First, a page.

My research is situated at the intersection of technical and professional communication, the rhetoric of health and medicine, and intersectional feminist studies.
About My Current Project:
I am currently finishing my dissertation, titled, Evidence, Expertise, and Experiential Knowledges: A Study of Patients’ Communication Practices on Social Media.
This project theorizes patient narratives on digital networking sites as expressions of technical and technological expertise.
This is a mixed-method, multi-year study of patient communication practices and draws from 21 participant interviews and a corpus of over a thousand posts across TikTok, Twitter, and Instagram.
Key Dissertation Findings:
Patients’ grounded experiences, intuition, and emotional insights confer medical expertise
These ways of knowing also expand notions of valuable clinical evidence beyond quantitative testing and provider evaluation
Efforts to share these experiential knowledges on social media can move us towards a more justice-oriented model of healthcare delivery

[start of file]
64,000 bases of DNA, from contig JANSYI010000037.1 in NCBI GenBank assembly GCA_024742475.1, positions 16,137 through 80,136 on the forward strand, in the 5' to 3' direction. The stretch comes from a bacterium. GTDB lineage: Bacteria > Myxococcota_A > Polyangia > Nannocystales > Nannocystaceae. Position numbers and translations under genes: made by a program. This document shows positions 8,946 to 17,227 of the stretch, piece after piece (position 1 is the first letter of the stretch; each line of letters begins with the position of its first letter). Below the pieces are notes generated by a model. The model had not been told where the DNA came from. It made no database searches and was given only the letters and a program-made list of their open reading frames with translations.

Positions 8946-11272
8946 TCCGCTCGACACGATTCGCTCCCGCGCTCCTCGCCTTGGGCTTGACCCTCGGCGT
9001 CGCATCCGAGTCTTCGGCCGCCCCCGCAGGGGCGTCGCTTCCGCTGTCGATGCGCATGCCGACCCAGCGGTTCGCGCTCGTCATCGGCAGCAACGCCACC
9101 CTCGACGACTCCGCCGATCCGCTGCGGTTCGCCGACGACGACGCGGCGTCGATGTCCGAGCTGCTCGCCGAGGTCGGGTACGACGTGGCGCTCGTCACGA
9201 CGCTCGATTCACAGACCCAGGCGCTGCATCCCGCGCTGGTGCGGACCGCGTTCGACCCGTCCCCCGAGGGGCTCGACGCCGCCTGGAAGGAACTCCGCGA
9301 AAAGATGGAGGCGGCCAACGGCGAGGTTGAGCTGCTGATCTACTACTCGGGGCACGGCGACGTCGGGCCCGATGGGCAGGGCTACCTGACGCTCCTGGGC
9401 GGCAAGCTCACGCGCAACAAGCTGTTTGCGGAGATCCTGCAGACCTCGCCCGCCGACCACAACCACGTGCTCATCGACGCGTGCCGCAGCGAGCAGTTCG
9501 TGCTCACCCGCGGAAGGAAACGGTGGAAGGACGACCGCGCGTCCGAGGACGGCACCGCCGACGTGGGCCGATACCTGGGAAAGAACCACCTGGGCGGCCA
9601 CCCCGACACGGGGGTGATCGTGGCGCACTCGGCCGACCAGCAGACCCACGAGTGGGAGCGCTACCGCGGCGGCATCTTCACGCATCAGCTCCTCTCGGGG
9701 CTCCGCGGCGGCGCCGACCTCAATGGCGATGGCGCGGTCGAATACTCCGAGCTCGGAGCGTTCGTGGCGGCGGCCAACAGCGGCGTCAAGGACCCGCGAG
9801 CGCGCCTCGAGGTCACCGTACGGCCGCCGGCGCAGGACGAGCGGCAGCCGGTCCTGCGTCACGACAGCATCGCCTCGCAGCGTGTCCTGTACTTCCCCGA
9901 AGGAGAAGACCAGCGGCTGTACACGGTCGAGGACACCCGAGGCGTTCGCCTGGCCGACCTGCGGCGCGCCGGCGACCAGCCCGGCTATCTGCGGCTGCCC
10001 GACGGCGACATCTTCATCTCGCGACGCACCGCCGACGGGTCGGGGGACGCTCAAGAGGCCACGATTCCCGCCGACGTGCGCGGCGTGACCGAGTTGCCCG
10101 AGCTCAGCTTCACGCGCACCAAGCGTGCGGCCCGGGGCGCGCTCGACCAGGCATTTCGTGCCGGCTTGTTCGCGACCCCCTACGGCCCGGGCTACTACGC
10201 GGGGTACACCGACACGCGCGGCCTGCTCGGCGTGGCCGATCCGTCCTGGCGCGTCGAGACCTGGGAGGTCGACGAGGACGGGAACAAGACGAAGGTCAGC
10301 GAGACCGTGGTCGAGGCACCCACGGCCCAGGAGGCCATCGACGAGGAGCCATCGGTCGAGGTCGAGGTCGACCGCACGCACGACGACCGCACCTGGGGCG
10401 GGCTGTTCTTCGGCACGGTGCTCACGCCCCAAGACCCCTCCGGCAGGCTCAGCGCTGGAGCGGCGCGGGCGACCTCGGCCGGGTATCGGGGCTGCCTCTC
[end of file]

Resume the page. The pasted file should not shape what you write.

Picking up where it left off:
Given pervasive beliefs regarding women’s weakness, hysteria, and thus medical inexpertise, alongside the general lack of credibility afforded to user-generated social networking sites, this project explicitly focuses on women’s social media content to reveal how health communication practices are also shaped by gender alongside other facets of identity.
Drawing from my work as a technical and research writer with Lex End Homelessness, a homelessness intervention and prevention campaign based out of Lexington, Kentucky, other research focuses on the role of narratives in effective crisis communication practices and the role of interface design in fostering housing equity and access. Preliminary findings are available in the 2022 IEEE International Professional Communication Conference (ProComm) proceedings and are forthcoming in a special issue of Technical Communication.